New York

Larry Zox

Kornblee Gallery

The lessons broadcast in recent Stellas, or Williamses, and still others of a whole phalanx of classicists who refuse to regard color merely as a descriptive feature of shape and plane, appear to have been taken to heart in the handsome new paintings of Larry Zox. His present exhibition at the Kornblee Gallery, of work from the past year, indicates a striking evolution in his compositional method. Preferring large, squarish canvases with stronger horizontal thrusts, Zox has revised his initially strictly-applied quadrant divisions (in swastika or pinwheel configurations) into something testier and more flexible. The four-part system is still visible through the antiseptic yet personal color, yet, now, it is used to establish geometrical patterns in which lozenge forms, and altered criss-crosses (of unprimed canvas) posit powerful and dense color halations or even optical morphoses. The color, in short, is now freed to act dramatically, dimensionally, while the enframing elements (the canvas paths) affirm two-dimensional experiences, or, at best, spatial schema securely anchored in two-dimensional conventions such as isometric perspective. Zox’s supple, serial images owe much of their success to his considerable technical prowess and, reductive means notwithstanding, his new paintings reveal an accomplished artist of chaste vigor.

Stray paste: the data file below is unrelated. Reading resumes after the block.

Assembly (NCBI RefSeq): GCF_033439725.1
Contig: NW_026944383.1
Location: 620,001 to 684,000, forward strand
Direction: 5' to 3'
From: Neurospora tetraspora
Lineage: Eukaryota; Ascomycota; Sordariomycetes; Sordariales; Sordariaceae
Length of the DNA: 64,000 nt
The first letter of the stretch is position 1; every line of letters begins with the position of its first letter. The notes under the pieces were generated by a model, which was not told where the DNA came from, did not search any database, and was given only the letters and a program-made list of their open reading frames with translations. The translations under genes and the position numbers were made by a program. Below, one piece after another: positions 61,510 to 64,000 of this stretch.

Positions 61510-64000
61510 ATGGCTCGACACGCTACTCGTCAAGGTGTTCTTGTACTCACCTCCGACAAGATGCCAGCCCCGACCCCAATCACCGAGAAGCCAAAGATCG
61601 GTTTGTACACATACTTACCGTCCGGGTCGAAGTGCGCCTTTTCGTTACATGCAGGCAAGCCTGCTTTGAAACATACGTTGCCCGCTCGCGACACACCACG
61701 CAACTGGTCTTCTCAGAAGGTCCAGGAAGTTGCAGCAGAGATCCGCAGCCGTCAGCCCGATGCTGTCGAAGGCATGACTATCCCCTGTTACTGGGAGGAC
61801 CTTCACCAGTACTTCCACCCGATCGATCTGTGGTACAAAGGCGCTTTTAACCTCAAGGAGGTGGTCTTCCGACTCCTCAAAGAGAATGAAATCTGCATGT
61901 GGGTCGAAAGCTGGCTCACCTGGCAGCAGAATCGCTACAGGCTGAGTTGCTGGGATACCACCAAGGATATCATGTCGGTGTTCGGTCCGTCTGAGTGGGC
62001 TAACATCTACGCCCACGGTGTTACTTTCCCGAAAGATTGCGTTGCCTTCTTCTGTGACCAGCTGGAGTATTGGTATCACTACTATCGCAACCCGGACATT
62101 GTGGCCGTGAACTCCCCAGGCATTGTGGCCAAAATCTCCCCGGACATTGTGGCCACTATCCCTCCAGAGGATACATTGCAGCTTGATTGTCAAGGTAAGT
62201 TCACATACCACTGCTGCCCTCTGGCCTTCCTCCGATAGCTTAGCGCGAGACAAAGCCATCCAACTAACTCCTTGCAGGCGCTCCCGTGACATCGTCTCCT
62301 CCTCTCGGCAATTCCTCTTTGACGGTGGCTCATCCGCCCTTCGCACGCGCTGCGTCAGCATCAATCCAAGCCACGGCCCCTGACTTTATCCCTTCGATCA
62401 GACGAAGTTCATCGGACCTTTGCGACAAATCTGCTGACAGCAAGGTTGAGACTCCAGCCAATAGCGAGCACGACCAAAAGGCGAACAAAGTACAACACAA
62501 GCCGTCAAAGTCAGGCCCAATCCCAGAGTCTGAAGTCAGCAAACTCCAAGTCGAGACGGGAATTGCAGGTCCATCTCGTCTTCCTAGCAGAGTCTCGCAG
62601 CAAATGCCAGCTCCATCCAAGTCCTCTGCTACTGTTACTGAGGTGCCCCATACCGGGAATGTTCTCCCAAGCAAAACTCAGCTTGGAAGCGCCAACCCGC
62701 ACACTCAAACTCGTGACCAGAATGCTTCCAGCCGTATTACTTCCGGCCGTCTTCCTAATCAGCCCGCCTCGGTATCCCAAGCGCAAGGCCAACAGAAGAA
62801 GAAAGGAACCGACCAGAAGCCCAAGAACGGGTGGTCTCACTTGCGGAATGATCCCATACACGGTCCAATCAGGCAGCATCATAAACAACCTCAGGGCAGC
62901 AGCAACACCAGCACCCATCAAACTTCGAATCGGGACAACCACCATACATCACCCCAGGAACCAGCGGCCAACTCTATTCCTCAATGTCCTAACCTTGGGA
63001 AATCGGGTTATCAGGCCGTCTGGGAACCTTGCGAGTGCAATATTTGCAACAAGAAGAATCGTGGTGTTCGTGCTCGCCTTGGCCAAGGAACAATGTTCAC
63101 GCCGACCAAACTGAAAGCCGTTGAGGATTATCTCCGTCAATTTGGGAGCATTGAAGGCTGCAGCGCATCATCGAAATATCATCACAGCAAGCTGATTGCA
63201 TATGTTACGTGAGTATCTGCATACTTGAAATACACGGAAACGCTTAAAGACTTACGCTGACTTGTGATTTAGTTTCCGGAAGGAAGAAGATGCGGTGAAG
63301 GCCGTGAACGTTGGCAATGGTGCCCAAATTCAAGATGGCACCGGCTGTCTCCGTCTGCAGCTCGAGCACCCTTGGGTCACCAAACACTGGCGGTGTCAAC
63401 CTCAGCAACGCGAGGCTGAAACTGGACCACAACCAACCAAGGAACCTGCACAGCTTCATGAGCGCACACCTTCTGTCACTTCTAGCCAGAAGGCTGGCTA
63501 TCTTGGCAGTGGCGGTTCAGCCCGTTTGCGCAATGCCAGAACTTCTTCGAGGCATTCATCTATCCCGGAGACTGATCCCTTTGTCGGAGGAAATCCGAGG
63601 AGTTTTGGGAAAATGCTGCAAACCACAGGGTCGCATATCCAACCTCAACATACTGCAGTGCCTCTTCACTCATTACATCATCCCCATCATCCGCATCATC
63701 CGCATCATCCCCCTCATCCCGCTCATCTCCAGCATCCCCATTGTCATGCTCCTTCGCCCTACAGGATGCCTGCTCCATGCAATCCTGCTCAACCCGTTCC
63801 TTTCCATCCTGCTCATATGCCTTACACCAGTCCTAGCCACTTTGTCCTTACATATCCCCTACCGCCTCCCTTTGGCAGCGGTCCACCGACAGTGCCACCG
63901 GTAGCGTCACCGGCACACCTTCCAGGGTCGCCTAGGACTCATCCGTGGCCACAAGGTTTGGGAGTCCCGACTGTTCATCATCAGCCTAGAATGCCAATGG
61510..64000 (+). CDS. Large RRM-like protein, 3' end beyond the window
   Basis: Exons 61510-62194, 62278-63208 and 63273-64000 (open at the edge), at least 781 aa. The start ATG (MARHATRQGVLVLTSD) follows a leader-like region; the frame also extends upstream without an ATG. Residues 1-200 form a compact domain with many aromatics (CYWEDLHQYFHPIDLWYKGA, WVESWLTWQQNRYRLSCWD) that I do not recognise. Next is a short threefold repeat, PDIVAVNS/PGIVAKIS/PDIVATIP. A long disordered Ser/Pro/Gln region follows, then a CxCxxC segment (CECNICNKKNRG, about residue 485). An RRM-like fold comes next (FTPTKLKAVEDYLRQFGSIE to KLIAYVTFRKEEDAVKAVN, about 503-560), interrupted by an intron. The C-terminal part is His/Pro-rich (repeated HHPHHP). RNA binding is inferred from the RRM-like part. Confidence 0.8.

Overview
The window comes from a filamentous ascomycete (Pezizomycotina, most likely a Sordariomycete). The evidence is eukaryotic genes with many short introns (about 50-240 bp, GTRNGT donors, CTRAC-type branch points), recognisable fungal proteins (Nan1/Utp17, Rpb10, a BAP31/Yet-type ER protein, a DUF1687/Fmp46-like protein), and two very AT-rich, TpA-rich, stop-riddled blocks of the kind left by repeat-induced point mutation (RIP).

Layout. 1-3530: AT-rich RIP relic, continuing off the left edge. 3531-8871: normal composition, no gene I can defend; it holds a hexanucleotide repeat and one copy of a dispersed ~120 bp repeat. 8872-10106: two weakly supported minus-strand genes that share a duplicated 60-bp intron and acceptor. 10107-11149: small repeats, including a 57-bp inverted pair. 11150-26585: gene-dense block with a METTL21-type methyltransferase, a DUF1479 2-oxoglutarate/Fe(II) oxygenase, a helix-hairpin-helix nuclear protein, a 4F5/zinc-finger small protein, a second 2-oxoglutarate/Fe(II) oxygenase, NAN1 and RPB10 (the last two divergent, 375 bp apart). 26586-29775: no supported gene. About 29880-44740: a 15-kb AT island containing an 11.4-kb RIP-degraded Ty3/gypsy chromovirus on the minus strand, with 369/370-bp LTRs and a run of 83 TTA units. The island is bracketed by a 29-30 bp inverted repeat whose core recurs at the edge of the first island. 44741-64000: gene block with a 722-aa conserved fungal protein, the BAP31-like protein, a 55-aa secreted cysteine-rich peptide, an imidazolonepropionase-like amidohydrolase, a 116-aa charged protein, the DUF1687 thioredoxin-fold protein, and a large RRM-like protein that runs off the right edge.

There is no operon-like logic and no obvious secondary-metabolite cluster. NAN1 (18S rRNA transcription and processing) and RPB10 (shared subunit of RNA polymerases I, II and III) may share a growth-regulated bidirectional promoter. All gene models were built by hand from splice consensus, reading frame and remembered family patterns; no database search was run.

Robert Pincus-Witten